JFtC Blue Jays Hot Stove

Do the Blue Jays truly need Realmuto?

With the Toronto Blue Jays being connected to many offseason rumours, one that may be confusing is that of JT Realmuto


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In a winter where the Blue Jays are tied to many (if not all) major Free Agent and Trade acquisitions, it can be consuming to know which moves would directly improve a team and which may not be as effective. Self evaluation can be quite an effective tool organizationally. It can be effective to determine and measure a current baseline, to know if improvements are needed or not necessarily required. The J.T. Realmuto rumours related to the Blue Jays have triggered my curiosity. Do the Blue Jays need Realmuto? To help answer this question, what can we observe from other teams behind the plate? Specifically, what can we observe from contending teams?

 

Insert textbook disclaimer of “correlation does not imply causation”. Obviously, I’m not trying to extrapolate that if a team has ‘X’ production from a single position out of eight, it can be concluded they’ll be a lock for a playoff position. What I’m merely trying to look at, is a baseline. Where do the Blue Jays stand compared with teams who are of the same contention level? Is there an opportunity to gain an advantage over their peers?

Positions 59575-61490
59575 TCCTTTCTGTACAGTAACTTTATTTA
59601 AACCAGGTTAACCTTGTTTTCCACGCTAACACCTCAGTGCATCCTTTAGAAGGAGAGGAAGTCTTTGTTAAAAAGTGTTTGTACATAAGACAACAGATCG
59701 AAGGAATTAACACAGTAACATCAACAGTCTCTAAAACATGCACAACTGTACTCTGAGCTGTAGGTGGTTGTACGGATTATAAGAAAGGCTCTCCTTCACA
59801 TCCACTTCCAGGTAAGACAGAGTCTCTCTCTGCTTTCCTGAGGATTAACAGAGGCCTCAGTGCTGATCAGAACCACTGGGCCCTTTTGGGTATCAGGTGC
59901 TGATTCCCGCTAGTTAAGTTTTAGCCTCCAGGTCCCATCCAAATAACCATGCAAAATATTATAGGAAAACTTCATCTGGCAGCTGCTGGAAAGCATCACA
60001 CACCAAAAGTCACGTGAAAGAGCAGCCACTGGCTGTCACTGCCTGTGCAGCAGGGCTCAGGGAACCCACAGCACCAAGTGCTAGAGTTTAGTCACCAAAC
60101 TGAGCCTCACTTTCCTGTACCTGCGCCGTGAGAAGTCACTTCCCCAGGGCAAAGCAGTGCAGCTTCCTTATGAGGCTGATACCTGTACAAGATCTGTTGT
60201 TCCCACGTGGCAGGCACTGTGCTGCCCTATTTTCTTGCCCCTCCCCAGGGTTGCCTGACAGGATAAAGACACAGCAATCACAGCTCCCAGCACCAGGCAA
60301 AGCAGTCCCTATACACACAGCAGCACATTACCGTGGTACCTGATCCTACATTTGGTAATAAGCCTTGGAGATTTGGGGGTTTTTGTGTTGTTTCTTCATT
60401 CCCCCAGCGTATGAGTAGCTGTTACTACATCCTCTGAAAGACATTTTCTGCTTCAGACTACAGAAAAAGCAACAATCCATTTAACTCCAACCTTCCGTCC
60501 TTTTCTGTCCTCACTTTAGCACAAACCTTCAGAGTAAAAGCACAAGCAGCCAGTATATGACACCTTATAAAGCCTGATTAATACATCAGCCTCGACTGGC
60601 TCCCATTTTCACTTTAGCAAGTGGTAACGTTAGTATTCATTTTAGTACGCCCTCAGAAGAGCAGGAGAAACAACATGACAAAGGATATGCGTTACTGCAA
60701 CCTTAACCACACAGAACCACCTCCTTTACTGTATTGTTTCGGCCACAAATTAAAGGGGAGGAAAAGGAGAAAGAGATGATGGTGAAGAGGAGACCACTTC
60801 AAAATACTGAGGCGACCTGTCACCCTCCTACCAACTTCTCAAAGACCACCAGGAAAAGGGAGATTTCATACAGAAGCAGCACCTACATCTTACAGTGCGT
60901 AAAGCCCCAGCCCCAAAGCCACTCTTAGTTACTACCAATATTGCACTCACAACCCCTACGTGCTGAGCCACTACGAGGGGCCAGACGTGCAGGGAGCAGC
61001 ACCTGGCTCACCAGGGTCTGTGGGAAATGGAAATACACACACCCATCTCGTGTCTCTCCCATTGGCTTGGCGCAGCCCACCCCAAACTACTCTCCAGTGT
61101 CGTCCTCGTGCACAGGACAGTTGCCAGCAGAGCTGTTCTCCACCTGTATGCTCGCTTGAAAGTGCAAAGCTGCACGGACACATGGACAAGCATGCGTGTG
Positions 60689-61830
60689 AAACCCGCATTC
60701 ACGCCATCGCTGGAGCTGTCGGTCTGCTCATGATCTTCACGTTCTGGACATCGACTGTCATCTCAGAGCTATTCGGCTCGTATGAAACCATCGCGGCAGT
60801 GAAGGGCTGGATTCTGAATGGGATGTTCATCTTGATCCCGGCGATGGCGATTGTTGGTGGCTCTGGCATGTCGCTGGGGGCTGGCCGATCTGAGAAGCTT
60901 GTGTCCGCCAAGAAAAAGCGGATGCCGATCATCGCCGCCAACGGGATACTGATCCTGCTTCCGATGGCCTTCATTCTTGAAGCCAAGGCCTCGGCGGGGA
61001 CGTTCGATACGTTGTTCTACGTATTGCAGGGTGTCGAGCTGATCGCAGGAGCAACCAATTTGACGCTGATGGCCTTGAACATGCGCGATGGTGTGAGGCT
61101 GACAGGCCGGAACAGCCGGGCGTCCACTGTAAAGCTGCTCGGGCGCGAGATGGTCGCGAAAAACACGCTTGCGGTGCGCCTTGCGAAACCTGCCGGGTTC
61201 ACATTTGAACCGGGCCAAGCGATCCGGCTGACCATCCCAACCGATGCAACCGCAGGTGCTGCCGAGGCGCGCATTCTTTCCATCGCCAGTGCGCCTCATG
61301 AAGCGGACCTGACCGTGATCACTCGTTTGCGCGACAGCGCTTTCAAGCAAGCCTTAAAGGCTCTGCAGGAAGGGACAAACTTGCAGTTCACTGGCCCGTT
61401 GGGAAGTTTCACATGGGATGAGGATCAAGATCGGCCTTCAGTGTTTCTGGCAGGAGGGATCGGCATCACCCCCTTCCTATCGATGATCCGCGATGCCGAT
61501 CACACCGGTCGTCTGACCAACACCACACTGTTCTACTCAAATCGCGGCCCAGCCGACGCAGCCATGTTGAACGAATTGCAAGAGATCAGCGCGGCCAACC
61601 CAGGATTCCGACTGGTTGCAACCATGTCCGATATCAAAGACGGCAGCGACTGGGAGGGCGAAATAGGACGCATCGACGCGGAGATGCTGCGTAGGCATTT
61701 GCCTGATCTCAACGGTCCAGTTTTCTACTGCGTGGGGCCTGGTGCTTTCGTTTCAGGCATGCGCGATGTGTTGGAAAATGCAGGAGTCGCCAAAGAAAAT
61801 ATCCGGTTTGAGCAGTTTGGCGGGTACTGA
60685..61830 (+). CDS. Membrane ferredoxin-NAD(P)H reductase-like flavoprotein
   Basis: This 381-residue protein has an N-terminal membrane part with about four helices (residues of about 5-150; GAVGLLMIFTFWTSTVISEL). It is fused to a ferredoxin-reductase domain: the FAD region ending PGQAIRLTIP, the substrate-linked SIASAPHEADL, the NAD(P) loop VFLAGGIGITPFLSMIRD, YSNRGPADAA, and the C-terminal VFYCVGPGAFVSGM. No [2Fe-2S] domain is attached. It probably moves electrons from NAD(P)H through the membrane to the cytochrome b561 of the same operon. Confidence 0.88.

Looking at the other contenders

 

A few things to take note of:

  • The Blue Jays were quite poor in fWAR production by Catcher
  • The Blue Jays were well below the average Catcher production by contending teams
  • Of the 16 contending teams, only 6 ranked within the league top 10 of Catcher fWAR
    • so it would seem many contending teams find position player production from the other positions
  • The White Sox, Dodgers, & Braves blew away most of the other contenders in this category

 

The three contending leaders in Catcher fWAR have been annual contenders for some time (in the case of the White Sox, they appear to be serious contenders going forward). In the case of the Dodgers, they can be viewed as a standard by which other franchises model after. For this reason, I’ll look closer at how these teams achieved such high Catcher production. Specifically, how the players were acquired and their relative cost/ salary.

 

Chicago White Sox

 

What can we observe from Chicago? The White Sox went the route of premium Free Agency to achieve their production.  However, as a result, this feat wasn’t cheap as both of their main Catchers had a pretty hefty price tag. When building a team, cost at Catcher isn’t necessarily an issue, but obviously it can limit spending in other areas. Going forward, with James McCann departing as a free agent and Yasmani Grandal potentially experiencing some age-related decline, some questions of sustainability come to mind. In the future it could be a stretch to maintain this production, or to be a leader in the league going forward.

 

Los Angeles Dodgers